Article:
In 2017, the California Civil Rights Department sued Miller after she told a same-sex couple that she could not design their wedding cake. In the days and weeks that followed, Tastries was flooded with angry social media posts, death threats, and harassing emails and phone calls by men describing how they intended to sexually assault Miller and her employees.  As a result, many of Miller’s employees quit because they were afraid for their safety. 

As CBN News reported in February 2018, Miller thought her legal nightmare had ended when a county judge ruled that she had the right to not make a wedding cake for a homosexual couple. 

Kern County Superior Court Judge David Lampe ruled at the time that cakes celebrating events are a form of speech. The state cannot force her to act against her sincerely held beliefs, Lampe wrote in his ruling.

But the state’s 5th District Court of Appeal later vacated Lampe’s ruling and sent the lawsuit back to the county. 

Then, as CBN’s Faithwire reported in October 2022, a second judge ruled in Miller’s favor after the state’s Department of Fair Housing and Employment sued her, arguing she intentionally discriminated against the same-sex couple in violation of California’s Unruh Civil Rights Act. Kern County Superior Court Judge Eric Bradshaw ruled Miller acted lawfully while upholding her beliefs about what the Bible teaches regarding marriage.

California then appealed Bradshaw’s decision back to the 5th District Court of Appeal. With the help of Becket, Miller filed her 75-page response at the appeals court to protect her freedom to operate her business consistent with her faith.

The state revived the case last fall, believing it could overturn the latest ruling in her favor. In their brief, state officials said that “because the predesigned, unadorned cake was not inherently expressive, it was not entitled to First Amendment protection traditionally given to speech or other expressive conduct,” according to Bakersfield.com.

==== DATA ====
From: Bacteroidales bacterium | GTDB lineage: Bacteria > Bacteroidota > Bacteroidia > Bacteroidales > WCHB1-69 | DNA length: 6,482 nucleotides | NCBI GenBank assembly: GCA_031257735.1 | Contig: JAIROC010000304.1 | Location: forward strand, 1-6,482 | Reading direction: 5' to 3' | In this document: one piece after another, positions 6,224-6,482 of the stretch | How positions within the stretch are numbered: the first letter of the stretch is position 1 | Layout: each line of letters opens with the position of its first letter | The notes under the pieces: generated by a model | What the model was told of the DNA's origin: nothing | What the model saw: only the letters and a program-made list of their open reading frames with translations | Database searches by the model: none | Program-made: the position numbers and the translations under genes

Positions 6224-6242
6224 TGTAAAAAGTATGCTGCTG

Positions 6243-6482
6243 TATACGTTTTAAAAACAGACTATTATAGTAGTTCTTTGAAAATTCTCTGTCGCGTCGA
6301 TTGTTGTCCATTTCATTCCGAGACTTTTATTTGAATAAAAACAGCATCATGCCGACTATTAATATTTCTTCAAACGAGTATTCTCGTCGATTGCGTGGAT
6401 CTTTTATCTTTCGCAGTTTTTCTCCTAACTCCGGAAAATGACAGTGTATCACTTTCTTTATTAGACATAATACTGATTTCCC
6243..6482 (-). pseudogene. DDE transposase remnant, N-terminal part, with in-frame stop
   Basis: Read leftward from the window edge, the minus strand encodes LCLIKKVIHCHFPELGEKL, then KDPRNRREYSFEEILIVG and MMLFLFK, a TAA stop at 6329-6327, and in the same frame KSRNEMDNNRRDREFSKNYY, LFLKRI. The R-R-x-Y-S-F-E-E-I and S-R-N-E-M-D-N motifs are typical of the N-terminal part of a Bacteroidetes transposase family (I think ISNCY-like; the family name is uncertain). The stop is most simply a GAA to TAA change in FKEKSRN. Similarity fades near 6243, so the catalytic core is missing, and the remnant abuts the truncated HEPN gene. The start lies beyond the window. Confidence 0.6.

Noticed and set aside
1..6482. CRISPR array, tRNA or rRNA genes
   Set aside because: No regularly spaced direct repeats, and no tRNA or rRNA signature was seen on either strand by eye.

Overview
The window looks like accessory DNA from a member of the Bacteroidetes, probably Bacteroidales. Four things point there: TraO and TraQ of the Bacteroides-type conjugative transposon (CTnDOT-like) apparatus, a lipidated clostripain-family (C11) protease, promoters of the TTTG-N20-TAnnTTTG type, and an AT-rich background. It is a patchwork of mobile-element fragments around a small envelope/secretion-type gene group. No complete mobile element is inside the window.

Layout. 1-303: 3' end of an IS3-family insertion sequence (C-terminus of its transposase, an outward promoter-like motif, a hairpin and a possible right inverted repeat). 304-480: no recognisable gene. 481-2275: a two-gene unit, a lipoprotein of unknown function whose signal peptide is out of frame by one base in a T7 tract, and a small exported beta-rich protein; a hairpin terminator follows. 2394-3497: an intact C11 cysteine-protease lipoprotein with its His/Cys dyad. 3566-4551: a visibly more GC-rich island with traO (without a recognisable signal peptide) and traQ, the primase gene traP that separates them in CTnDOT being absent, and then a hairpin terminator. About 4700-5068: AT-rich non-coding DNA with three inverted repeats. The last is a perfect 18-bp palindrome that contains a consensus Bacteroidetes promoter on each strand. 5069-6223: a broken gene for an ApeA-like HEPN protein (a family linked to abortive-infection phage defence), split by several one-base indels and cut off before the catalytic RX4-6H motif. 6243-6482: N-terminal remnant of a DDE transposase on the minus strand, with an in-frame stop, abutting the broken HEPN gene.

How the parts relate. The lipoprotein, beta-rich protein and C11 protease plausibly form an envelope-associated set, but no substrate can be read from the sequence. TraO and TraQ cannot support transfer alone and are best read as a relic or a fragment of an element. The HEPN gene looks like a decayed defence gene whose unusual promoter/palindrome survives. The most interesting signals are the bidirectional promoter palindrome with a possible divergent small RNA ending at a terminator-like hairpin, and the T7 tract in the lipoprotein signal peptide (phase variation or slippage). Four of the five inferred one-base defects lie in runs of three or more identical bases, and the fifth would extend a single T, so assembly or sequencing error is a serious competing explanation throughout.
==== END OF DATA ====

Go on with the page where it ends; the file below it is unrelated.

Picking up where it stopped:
The state’s attorneys have since compared Miller’s beliefs about marriage to racism and claimed that Miller’s beliefs are harmful to Californians. Meanwhile, Miller and her staff have lost contracts, received death threats, faced harassment, and suffered theft and assault.

“During the Department’s six-year-long prosecution, it has engaged in repeated mischaracterizations of Miller’s beliefs and publicly compared her to vile racists, while turning a blind eye to the hate crimes that she and her staff have suffered. The Department’s bias is another reason its appeal should fail,” Miller’s responding brief said. 

Keim told Bakersfield.com that the state has unfairly compared Miller’s case to the racist policies of the post-Civil War South. 

“They’ve spent a lot of time comparing her to racists and accusing her of trying to ‘turn back the clock’ for other people,” the Becket attorney said. “The evidence in this case shows that is not what she has done, that is not her beliefs.”

The outlet reported a representative for the state’s Civil Rights Department said it would “review the filing and respond as appropriate in court.”

Oral arguments in the case are expected this summer.